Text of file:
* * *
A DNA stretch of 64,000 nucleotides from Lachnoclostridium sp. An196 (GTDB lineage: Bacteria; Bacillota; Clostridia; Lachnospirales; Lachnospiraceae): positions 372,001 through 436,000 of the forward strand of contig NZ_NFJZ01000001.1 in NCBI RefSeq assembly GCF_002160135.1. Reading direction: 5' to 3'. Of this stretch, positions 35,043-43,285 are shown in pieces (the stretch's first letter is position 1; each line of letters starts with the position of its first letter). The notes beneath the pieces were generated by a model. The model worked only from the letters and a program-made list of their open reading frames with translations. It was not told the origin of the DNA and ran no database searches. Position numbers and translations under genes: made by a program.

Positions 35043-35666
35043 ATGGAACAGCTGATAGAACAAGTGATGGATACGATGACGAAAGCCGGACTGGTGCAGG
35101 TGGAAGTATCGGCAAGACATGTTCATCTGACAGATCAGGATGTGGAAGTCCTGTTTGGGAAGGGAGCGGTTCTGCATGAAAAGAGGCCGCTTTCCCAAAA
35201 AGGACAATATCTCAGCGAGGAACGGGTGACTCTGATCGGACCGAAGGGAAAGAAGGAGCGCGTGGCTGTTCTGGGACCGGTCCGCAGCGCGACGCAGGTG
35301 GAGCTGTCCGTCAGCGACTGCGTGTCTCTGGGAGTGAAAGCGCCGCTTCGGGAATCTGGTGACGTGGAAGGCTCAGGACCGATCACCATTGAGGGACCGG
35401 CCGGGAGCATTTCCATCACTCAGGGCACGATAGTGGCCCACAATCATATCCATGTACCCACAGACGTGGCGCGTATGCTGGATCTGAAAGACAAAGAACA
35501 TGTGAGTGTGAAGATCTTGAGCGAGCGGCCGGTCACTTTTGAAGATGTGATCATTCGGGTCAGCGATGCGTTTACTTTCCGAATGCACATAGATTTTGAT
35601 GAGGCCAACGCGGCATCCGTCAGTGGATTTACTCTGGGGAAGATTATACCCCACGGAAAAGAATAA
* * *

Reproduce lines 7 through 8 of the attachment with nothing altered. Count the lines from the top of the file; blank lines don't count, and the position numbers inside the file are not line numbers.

35401 CCGGGAGCATTTCCATCACTCAGGGCACGATAGTGGCCCACAATCATATCCATGTACCCACAGACGTGGCGCGTATGCTGGATCTGAAAGACAAAGAACA
35501 TGTGAGTGTGAAGATCTTGAGCGAGCGGCCGGTCACTTTTGAAGATGTGATCATTCGGGTCAGCGATGCGTTTACTTTCCGAATGCACATAGATTTTGAT